Let every one of us please his neighbor for his good to edification. Romans 15:2 (KJV)
As In The Word Ministries moves into its second decade of service, we will be launching a new program entitled Contending for Children (CFC). While we declare that “children are our future”, unfortunately there are still gaps in services leaving our children victims of violence, neglect, and abuse. It is our opinion that in order to live victoriously as individuals, both women and their children need to be included in our ministry efforts.
That being the case, my radar is continually in search of trends and new thinking concerning children.
In researching the topic of encouragement, I was introduced to an article by Dr. Timothy Evans entitled, “The Tools of Encouragement”. While its focus is children, I found “spiritual fodder” for our series on encouragement for 21st century living.
Encouragement versus Discouragement
In his article, Dr. Evans cites attitudes and behaviors that compare encouragement to discouragement. For space sake, I have listed below at few which, I feel, may fit with our discussion of encouragement. I challenge you to review the total list as an “informal assessment” of your personal “encouragement style” with others God has placed in your life.
|Hopeful view of people’s nature||Hopeless view of people’s nature|
|Individual’s behavior is purposeful||Individual’s behavior is caused by outside forces and victimization in the past|
|Influence without strings||Control, force, and fear|
|Equality as human beings||Superiority-sitting in judgment|
|Chatting-talking with||Advising-telling to|
|Being ourselves, fine as we are||Pleasing and proving|
|Recognizes effort and improvement||Recognizes only tasks well done|
|Courage to be imperfect||Fear of mistakes|
After a review of the behaviors, I found that many of the actions I had believed to be “helpful” could have instead been discouraging to those whom I had hoped to assist.
I now better understand that encouragement needs to flow from a heart that “stands with” the person in need of support. Its end result should reflect renewed hope and confidence. Jesus understood this dynamic and demonstrates for us the best model for encouragement.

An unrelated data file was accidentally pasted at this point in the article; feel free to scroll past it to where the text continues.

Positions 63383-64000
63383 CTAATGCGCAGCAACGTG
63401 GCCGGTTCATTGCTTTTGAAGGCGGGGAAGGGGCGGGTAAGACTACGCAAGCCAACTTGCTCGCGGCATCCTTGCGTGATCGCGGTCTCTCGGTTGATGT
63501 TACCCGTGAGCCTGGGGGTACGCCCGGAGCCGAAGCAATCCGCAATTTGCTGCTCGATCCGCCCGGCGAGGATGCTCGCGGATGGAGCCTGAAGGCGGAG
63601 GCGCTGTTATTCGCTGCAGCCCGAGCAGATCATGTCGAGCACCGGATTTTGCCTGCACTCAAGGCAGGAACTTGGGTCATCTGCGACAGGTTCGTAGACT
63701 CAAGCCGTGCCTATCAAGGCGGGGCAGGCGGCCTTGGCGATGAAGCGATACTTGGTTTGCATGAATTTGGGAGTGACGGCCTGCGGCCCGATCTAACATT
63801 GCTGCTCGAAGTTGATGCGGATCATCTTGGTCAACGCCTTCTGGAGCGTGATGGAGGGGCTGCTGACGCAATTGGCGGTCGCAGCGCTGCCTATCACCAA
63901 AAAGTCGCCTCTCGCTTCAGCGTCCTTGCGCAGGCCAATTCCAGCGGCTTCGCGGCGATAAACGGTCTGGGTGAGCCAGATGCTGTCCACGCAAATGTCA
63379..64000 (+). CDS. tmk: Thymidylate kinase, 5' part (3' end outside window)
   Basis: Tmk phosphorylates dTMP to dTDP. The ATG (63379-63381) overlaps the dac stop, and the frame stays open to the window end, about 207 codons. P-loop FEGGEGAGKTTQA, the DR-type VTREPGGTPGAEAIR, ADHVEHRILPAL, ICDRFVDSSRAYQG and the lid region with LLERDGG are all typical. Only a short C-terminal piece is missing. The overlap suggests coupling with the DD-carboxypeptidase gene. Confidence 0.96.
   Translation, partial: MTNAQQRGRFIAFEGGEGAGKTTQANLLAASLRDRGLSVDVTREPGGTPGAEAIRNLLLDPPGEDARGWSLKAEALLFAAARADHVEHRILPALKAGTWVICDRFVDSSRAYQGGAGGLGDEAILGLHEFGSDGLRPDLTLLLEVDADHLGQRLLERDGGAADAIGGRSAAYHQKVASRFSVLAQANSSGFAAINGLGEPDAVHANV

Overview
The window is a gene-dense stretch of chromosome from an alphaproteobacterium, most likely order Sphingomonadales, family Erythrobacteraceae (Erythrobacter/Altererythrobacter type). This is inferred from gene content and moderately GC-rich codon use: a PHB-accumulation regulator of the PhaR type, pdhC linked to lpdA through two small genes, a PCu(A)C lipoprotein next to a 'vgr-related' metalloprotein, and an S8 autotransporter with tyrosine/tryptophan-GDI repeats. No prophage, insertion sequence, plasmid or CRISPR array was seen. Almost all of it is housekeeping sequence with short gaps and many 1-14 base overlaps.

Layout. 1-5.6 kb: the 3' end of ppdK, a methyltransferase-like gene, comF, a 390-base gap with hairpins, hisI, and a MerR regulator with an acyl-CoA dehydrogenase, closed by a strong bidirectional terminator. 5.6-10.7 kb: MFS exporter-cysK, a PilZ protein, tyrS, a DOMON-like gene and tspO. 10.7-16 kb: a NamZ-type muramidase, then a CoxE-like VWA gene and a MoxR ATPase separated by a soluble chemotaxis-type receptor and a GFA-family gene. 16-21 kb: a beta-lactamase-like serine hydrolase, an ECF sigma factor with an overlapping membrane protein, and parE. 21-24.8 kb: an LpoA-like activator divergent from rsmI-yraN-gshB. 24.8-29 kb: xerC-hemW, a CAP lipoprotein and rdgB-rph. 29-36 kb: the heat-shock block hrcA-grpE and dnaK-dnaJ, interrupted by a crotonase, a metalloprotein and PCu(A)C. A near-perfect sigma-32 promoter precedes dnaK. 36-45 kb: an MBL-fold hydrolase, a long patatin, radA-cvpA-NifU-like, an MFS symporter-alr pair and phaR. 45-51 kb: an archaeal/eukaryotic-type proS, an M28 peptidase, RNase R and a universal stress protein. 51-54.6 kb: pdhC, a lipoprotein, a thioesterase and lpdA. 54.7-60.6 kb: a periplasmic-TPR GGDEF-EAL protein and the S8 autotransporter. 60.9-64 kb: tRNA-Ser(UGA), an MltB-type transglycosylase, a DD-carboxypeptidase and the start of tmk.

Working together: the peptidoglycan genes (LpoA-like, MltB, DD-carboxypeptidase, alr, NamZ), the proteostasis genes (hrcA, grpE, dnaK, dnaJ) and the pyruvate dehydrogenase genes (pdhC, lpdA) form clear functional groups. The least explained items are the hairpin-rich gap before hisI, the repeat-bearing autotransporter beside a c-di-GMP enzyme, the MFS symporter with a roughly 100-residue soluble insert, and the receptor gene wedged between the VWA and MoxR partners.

The Master Encourager: Inspiration to hope and service
By His very nature, Jesus was the greatest of all encouragers. Whether with His disciples or with the crowds, Jesus’ words spoke life and possibilities to those in need of support and confidence.
Jesus encouraged others to an expectant hope. Jesus comforted His disciples with living hope—hope found in the promise of His resurrection (1 Pet. 1:3). Jesus told them not to have their hearts troubled because “if they believed and trusted in the true and living God, they could also believe and trust in Him” (John 14:1). Hope was fostered by the fact that God had a purposeful future planned for them including a place in heaven.
Jesus encouraged others in preparation for service. Jesus spent His closing days with His disciples ensuring them that He would not leave them as orphans but instead promised the Holy Spirit, the Paraclete, would come alongside them to help fulfill their purpose and their service to mankind (John 14:16-18). The Holy Spirit now indwells each of us in the 21st century to do the very same thing.
Although we as Christians may not experience overt persecution or hatred, we do feel the pressures and disappointment that comes from living in this fallen world. Discouragement is not an uncommon human experience. Therefore encouragement is needed.
For the recipient, encouragement helps individuals manage through times of trials and spiritual discipline. It undergirds them when they may feel like giving up (Heb. 12:5). Encouragement gives hope and helps believers to continue their walk of faith (Rom. 15:4).
For the donor, encouragement nurtures patience and kindness (1 Cor. 13:4-7). It takes attention away from self and refocuses on the needs of others (1 Thess. 5:11). Encouragement of believers ultimately supports the Great Commission—the advancement of God’s kingdom.
I’d like to close this series with as acrostic that will help to remind us of the importance and purpose of encourage. The word is HOPE: Helping Others’ Purpose Evolve. As believers we are to follow the example of Christ in encouraging other to pursue their purpose outlined before the foundations of the world (Eph. 2:10); to accomplish the days fashioned for them before they existed (Ps. 139:16).